Just like on Earth, stars can experience extreme weather and activity too! But some extreme activity on other bodies in the Universe is so treacherous that it’s hard to imagine. Astronomers using telescopes of the European Southern Observatory have found some peculiar activity in a cluster of small, bright stars.
A Special Type of Star
These astronomers set out to study a special type of star called “extreme horizontal branch stars”. These stars are about half the size of our Sun, but are five times hotter! Because of their small size, these stars are usually hidden in larger clumps of stars, known as star clusters.
The new research suggests that these hot stars are host to two particularly extreme characteristics:
Firstly, it was found that these stars have large magnetic spots! These are areas with heightened magnetic activity. They are also brighter and hotter than the surrounding surface of the star. These spots are very big - covering up to a quarter of the star’s surface. They also differ from the spots found on our Sun, which instead has much smaller darker stains on its surface that are colder than its surroundings.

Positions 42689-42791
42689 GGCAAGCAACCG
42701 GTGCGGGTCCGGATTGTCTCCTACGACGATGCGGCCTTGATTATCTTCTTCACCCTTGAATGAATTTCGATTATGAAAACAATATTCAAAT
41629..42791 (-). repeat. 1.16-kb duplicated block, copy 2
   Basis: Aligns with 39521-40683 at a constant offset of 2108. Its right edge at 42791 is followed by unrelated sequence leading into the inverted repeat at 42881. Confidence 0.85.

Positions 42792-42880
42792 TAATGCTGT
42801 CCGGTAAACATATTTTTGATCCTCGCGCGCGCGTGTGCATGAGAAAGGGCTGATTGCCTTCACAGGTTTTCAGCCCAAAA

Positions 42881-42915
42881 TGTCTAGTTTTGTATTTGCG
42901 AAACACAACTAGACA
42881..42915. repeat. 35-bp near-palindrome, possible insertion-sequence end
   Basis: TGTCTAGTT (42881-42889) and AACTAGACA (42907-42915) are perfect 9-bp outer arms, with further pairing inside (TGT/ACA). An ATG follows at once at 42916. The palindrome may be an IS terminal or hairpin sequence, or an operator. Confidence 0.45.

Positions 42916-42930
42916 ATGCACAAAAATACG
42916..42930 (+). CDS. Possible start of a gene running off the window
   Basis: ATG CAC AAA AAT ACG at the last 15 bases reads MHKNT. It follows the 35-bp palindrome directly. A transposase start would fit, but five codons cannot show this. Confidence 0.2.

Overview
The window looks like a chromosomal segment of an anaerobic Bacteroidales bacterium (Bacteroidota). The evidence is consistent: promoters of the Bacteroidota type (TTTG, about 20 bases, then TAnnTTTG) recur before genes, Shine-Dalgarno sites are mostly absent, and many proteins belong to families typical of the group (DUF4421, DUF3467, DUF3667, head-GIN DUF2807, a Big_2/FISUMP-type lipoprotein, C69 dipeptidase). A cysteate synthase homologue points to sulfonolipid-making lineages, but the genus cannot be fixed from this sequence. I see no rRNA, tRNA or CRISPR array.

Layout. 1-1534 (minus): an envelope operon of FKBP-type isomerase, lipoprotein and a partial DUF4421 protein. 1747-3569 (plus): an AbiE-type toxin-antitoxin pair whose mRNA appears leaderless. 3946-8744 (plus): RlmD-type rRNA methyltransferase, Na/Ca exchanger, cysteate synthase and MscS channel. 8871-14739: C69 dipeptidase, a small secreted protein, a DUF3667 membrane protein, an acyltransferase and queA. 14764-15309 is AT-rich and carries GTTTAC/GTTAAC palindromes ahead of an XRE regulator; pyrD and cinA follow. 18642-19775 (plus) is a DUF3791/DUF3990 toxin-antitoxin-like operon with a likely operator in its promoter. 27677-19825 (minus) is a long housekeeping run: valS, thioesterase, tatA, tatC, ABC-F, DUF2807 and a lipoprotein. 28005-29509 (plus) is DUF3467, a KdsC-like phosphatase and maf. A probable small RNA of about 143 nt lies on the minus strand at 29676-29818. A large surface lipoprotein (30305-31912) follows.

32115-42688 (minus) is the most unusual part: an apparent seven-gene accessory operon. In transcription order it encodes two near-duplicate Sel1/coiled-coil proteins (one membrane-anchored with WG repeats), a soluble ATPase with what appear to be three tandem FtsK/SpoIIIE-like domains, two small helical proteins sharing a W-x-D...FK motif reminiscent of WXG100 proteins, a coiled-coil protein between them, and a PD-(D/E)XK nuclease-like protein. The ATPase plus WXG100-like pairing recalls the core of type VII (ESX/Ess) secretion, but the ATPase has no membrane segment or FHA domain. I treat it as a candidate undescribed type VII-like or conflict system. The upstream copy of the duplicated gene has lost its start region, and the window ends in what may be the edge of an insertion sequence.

The spots observed on this special type of star are also incredibly persistent. They last for decades, while individual sunspots like those on our Sun are temporary, lasting only a few days to months. As the hot stars rotate, the large spots on the surface come and go. This causes clear changes in the star’s brightness that can be detected and studied by astronomers.
Not only are these small and bright stars hosts to giant spots, but some of them also experience superflare events. These are explosions of energy that are several million times more energetic than similar eruptions on the Sun.
Unlike the all-too-frequent storms on Earth, stars experience storms of this electrically charged, superheated gas, called plasma. This energy is then sent out into space.
Image credit: ESO/L. Calçada, INAF-Padua/S. Zaggia
In our Milky Way Galaxy, you can tell how old a star cluster is based on where it’s found. Older clusters are normally found further from the centre of the galaxy than younger clusters.